Certification, instruction and vigilance
Training in CPR and defibrillators, and in first aid generally, should be a central part of a league's mandatory preseason certification-instruction sessions for coaches and other personnel. In cooperation with the Red Cross or local hospitals or sports medicine clinics, leagues should also make this training available to other parents and family members who wish to take it because, as USA Hockey puts it, "[y]ou can never have enough qualified hands in case of an emergency."
In recent years, however, I have talked with several volunteer coaches who have attended preseason certification-instruction sessions in a variety of sports. I get the sense that the agendas are sometimes heavy on Xs and Os and light on training that can prevent or treat injuries, and perhaps even save a life in an emergency. Priorities should be adjusted where necessary.
Preparedness should not end with preseason training sessions. The Rohnert Park and West Newbury stories shared a common denominator - trained off-duty EMTs just happened to be in the stands when someone's life depended on it. When seconds and minutes count, youth sports leagues should not leave expert emergency assistance to happenstance.
When I was president of a youth hockey association from 1990 to 2001, the board of directors appointed a Medical Committee before the first preseason practice session. The chair was a parent or other volunteer adult who was a physician, EMT, or other medical professional. At pre-season registration, the Medical Committee assembled a list of volunteer medically-trained parents, and then established a formal schedule to assure that at least one (with a well-stocked first aid kit to supplement what was available at the rink) attended each practice session and game. The schedule usually meant that parent volunteers would serve during their own children's practices and games, which they would normally attend anyway. Sometimes the lineup of trained volunteers also included volunteers who had no children in the association but volunteered to participate.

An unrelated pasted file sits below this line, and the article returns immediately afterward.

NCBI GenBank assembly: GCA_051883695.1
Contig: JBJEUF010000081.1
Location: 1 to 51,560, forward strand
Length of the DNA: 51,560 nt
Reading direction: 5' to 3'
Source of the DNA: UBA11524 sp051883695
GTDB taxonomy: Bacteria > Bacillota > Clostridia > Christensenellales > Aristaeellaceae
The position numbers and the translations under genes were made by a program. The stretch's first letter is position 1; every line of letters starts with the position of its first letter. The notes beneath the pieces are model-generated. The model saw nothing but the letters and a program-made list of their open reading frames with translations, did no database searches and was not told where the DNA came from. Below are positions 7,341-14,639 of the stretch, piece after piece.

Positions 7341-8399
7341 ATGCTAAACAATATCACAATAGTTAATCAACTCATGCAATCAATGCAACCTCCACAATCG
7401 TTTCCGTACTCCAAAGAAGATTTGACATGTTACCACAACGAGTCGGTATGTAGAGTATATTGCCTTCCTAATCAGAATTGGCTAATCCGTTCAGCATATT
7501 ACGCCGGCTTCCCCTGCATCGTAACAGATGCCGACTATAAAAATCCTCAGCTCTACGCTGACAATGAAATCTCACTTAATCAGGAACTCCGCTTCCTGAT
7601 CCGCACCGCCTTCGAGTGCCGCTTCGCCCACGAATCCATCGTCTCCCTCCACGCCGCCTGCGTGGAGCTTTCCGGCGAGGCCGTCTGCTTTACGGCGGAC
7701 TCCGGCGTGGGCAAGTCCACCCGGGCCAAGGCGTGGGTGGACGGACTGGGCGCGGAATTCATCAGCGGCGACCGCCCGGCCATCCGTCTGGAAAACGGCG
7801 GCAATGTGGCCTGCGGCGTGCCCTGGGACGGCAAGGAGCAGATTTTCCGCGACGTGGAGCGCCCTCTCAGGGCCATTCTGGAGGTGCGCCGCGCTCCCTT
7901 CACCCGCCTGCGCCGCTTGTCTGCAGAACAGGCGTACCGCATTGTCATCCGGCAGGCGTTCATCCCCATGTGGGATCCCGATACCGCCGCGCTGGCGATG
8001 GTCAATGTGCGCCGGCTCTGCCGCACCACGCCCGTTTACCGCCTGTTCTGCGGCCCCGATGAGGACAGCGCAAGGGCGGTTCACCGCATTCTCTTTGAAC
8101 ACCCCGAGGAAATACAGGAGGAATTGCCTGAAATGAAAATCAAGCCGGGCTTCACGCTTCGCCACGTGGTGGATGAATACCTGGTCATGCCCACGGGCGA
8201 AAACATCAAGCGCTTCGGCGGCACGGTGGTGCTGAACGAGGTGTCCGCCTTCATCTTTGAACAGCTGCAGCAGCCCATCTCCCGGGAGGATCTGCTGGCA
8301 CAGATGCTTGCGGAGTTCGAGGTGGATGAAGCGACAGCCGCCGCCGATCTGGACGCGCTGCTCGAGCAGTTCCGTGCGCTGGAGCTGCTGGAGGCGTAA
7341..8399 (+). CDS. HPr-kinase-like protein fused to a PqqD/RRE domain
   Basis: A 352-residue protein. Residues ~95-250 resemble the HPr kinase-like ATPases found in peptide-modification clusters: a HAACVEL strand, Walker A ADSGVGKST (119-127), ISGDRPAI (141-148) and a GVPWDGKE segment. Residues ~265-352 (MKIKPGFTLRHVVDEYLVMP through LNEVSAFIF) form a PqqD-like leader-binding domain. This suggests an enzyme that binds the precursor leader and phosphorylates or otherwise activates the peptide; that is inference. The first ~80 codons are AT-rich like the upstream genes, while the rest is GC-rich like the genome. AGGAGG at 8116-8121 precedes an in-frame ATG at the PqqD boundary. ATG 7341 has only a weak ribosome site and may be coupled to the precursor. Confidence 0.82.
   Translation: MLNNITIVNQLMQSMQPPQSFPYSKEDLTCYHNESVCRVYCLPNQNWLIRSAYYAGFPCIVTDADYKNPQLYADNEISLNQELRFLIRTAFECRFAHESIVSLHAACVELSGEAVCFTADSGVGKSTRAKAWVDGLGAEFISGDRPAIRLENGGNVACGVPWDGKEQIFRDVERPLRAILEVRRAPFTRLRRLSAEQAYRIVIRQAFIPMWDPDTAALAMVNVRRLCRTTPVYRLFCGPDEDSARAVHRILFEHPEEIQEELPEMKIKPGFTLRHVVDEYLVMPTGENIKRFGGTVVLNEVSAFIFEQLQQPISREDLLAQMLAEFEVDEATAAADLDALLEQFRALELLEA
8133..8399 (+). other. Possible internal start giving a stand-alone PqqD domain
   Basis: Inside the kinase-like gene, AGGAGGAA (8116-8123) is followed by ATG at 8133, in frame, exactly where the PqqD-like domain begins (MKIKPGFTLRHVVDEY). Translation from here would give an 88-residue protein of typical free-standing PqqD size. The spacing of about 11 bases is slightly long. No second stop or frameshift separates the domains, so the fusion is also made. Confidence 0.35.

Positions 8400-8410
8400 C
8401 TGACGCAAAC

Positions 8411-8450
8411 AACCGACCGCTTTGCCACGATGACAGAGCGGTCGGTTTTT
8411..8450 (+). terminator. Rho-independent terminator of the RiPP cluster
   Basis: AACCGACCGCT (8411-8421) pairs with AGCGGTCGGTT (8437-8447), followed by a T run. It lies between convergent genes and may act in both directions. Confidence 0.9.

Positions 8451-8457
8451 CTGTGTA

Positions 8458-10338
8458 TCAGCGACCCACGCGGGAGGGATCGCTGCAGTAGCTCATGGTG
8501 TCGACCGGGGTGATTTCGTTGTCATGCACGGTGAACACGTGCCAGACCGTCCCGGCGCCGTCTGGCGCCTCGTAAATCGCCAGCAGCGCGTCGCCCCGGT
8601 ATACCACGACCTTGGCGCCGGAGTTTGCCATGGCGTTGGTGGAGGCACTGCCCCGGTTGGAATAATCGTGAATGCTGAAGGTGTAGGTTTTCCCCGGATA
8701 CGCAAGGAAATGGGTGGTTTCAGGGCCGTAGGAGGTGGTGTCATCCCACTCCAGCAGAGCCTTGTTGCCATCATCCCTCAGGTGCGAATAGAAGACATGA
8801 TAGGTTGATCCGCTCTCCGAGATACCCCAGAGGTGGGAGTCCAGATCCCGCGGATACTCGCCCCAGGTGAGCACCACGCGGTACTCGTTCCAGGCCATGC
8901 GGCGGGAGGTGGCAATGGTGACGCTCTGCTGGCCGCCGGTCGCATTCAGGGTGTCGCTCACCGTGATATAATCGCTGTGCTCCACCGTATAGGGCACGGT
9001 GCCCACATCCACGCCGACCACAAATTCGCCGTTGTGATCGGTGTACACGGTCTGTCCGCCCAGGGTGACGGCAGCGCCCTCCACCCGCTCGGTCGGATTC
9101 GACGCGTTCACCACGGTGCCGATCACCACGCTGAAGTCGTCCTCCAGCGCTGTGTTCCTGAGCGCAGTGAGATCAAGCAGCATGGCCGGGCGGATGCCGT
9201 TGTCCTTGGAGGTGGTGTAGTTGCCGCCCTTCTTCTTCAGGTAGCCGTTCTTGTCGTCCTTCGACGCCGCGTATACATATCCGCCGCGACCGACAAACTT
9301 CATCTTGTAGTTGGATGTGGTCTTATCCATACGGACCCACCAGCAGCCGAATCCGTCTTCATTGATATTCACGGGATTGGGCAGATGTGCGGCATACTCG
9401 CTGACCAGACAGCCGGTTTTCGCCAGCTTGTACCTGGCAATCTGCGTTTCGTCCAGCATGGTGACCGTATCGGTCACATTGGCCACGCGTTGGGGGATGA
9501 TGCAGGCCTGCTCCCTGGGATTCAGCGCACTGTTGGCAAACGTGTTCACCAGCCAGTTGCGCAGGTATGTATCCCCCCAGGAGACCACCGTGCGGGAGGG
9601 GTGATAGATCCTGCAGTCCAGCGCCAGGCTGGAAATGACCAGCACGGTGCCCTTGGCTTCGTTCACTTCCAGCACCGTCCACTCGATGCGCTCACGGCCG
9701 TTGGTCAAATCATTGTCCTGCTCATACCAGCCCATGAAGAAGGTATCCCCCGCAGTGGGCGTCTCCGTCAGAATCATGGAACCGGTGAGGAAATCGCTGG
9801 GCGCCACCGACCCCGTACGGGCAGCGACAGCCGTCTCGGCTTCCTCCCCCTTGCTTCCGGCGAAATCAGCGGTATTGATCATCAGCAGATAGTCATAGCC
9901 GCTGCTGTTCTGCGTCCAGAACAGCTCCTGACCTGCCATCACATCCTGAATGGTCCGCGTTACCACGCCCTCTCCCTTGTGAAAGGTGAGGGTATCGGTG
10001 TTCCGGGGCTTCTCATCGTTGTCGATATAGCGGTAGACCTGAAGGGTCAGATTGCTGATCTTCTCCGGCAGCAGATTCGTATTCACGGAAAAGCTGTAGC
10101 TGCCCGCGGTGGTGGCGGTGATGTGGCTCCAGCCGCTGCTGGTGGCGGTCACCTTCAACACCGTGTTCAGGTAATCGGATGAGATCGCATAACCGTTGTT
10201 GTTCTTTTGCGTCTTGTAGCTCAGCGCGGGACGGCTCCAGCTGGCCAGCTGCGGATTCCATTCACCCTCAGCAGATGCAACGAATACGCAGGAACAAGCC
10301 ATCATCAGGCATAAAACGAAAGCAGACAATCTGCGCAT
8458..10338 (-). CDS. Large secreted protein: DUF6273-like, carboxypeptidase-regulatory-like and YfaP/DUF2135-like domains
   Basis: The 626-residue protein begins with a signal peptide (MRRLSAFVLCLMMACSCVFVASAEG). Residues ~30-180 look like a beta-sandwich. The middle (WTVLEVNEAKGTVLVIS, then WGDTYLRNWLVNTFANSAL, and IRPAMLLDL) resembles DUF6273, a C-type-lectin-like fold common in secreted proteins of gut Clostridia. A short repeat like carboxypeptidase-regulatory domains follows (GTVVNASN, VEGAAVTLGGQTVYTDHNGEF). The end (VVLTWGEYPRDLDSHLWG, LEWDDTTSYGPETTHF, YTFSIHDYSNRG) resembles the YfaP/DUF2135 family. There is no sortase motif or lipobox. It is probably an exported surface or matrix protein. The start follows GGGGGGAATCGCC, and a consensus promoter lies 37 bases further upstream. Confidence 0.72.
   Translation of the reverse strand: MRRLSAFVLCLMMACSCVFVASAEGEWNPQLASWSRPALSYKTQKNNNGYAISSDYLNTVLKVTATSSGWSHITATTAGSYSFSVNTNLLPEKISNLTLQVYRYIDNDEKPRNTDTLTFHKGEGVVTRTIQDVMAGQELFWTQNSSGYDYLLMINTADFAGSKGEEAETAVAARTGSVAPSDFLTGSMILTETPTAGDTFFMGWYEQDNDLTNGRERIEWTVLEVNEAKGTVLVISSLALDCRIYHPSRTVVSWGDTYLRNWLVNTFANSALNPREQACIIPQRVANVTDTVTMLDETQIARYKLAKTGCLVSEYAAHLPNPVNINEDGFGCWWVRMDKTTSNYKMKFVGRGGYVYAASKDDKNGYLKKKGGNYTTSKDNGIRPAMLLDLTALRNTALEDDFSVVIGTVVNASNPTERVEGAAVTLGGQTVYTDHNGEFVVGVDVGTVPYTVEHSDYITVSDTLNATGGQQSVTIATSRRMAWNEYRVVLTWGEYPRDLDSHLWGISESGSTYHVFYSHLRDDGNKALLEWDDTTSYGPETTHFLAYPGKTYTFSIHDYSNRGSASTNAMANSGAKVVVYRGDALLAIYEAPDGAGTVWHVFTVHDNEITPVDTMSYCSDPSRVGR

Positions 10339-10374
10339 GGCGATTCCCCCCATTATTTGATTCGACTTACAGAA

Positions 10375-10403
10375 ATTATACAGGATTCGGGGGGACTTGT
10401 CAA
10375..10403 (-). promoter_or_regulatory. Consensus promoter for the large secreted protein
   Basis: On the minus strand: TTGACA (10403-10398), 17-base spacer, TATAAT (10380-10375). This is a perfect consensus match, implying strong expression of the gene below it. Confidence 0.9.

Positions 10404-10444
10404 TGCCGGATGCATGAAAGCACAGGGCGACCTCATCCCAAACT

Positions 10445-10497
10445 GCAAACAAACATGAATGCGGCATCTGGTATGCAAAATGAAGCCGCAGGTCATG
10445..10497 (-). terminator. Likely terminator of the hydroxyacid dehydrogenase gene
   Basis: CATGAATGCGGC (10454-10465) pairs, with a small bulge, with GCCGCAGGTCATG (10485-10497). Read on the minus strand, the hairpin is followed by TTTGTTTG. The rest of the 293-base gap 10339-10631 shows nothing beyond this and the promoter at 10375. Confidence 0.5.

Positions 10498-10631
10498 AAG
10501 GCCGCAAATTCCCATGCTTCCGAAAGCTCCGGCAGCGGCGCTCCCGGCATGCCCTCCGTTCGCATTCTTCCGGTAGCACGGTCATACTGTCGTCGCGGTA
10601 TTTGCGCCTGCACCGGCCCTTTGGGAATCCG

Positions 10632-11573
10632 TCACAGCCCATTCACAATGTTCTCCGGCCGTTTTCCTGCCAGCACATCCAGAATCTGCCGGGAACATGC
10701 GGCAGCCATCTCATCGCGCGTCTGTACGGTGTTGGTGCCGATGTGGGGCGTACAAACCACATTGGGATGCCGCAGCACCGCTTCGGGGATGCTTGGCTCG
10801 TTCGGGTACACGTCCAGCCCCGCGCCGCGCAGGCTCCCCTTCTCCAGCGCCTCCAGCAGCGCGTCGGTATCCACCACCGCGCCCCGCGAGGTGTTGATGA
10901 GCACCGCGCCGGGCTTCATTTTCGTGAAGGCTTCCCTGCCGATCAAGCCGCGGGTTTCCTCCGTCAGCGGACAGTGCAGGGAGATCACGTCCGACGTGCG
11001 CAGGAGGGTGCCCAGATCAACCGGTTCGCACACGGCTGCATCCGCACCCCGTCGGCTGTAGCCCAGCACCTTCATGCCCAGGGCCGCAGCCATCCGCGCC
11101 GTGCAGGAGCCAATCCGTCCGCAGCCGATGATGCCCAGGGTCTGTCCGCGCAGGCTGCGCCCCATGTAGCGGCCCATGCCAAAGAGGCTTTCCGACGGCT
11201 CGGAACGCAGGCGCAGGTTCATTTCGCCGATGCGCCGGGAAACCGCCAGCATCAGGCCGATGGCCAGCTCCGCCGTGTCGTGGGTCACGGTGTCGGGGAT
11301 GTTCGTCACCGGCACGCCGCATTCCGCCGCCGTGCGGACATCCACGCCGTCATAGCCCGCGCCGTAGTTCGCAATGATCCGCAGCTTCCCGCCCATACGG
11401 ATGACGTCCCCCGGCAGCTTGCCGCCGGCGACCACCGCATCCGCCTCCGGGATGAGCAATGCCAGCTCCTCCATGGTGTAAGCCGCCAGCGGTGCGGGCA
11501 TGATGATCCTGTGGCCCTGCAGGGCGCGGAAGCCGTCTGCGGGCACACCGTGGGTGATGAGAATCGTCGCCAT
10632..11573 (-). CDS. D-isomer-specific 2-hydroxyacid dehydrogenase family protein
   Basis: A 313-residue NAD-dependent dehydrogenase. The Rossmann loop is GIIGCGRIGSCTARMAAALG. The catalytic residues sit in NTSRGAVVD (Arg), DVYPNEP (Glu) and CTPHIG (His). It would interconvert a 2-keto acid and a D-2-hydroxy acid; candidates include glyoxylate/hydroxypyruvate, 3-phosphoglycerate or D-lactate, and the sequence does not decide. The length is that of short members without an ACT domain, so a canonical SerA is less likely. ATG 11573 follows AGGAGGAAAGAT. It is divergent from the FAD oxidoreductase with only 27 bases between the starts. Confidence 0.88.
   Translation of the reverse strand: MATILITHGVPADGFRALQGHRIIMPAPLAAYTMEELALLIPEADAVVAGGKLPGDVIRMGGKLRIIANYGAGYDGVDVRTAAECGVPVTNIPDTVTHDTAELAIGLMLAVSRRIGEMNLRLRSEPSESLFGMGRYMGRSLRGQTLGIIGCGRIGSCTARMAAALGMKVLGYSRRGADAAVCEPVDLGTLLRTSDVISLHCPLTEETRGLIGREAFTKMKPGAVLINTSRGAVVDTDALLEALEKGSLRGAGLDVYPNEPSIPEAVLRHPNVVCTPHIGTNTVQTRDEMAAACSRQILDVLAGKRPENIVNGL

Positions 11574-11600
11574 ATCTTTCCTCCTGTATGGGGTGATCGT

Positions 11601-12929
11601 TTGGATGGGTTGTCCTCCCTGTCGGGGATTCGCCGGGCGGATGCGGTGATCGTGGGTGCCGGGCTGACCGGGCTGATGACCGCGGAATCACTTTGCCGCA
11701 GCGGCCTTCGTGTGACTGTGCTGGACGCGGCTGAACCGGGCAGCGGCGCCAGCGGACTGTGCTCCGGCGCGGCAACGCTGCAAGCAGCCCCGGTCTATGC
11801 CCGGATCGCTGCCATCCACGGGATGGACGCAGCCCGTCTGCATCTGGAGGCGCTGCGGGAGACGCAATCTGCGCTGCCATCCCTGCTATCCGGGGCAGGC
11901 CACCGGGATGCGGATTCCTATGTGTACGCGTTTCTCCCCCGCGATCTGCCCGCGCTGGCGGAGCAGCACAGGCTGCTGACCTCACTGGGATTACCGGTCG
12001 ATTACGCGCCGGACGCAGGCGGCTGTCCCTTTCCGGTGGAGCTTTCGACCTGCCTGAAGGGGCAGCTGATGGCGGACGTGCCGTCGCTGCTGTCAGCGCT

The first responsibility of youth league coaches and league administrators is to assure the safest possible conditions for children and their families. Safety begins before heroes must take action.
1. Maron B, Estes N. Commotio Cordis. New Eng J Med 2010:362:917.
2. Link M, Maron B. Reduced risk of sudden death from chest wall Blows (Commotio Cordis) With Safety Baseballs, Pediatrics, 2002;109:873-77
Other sources: Dan Guttenplan, West Newbury Woman Revived By Two Little League Parents, Daily News of Newburyport (Mass.), Apr. 29, 2013; Randy Rossman, Sonoma County Youth Sports Leagues Buying Defibrillators After Rohnert Park Boy's Collapse; Press Democrat (Santa Rosa, Calif.), Apr. 27, 2013; USA Hockey, A Responsible Sports Season Is a Safe Season, http://usahockey.com/RSWeekly050613.aspx (accessed May 6, 2013)]